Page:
Together, the BLM and EPA new source proposals are an important step toward solving the nation’s methane pollution problem. But they are not enough. According to the Environmental Defense Fund, finalizing these rules would leave roughly 70 percent of the methane sources in the U.S. oil and gas sector untouched by federal methane pollution standards.

3. Key oil and gas states are setting tough standards for methane

On January 19, Pennsylvania Gov. Tom Wolf (D) released a four-part strategy to reduce methane emissions from the oil and gas sector. Notably, the governor plans to set standards for both new and existing sources of methane pollution, including well pads, processing facilities, and transmission and distribution lines. Pennsylvania follows on the heels of Colorado, the first state to break ground and directly control methane from new and existing sources in the oil and gas sector.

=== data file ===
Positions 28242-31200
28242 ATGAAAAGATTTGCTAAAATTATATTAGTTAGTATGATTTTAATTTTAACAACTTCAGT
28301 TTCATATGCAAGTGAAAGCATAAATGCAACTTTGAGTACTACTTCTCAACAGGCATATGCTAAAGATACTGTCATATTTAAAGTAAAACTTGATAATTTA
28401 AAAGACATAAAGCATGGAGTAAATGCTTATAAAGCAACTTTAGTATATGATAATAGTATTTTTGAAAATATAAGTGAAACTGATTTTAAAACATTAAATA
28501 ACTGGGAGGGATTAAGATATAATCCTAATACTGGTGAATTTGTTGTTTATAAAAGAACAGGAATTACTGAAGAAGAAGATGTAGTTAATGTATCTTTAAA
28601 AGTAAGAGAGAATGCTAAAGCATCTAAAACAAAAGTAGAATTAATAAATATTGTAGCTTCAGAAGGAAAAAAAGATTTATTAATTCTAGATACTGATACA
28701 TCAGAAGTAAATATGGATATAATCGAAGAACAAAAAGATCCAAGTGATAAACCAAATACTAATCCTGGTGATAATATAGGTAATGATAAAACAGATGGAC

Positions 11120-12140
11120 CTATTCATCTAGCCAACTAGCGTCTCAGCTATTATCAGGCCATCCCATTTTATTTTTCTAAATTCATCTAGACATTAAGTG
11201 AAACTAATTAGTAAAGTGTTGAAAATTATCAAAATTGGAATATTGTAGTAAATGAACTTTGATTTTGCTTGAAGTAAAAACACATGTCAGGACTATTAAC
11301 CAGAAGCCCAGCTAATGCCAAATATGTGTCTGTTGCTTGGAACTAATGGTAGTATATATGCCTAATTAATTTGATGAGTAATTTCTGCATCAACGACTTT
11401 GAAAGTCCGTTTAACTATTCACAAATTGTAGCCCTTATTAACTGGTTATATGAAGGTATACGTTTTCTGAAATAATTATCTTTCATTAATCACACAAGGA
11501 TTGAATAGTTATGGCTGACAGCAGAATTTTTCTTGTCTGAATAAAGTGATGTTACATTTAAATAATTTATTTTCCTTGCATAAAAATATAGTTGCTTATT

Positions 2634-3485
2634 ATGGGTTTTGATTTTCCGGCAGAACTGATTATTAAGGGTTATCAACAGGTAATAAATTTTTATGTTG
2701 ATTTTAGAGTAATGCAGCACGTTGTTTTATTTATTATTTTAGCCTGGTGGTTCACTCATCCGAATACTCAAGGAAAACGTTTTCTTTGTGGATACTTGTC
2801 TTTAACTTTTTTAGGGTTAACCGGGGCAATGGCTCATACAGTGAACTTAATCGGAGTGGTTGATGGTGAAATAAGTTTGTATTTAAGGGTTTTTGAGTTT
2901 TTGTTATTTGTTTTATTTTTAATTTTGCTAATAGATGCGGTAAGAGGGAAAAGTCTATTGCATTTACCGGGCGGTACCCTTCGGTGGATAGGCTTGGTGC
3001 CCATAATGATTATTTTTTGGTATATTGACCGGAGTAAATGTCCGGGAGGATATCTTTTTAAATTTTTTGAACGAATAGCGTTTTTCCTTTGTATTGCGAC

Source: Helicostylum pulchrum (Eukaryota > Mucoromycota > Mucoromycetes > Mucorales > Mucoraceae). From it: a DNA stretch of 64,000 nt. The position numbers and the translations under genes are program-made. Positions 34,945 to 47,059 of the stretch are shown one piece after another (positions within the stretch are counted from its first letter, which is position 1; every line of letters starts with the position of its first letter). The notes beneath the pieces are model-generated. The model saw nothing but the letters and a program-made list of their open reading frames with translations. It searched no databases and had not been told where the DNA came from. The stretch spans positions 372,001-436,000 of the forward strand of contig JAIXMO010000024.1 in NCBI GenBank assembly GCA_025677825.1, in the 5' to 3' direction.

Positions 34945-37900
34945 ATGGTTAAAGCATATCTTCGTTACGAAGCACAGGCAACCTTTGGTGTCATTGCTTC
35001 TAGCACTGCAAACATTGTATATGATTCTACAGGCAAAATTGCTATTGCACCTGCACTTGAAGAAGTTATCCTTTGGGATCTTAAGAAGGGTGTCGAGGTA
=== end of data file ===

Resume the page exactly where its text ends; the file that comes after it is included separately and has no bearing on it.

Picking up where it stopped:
The proposed Pennsylvania plan and the final Colorado rules, already being implemented, are stronger than any of the proposals that the EPA has put forth to date. These state initiatives provide a blueprint for how the EPA can set minimum federal standards for all sources of methane pollution in the oil and gas sector.

4. Congress lifted the crude oil export ban

In December 2015, Congress voted to lift the 40-year ban on most U.S. crude oil exports. The American Petroleum Institute—the primary proponent of lifting the ban—argued that ending the ban would “drive significant new investment in U.S. production.” A 2014 report by ICF International, completed for the American Petroleum Institute, concluded that lifting the export ban on crude oil would increase U.S. crude production by up to 500,000 barrels per day by 2020. This is on the low end of estimates.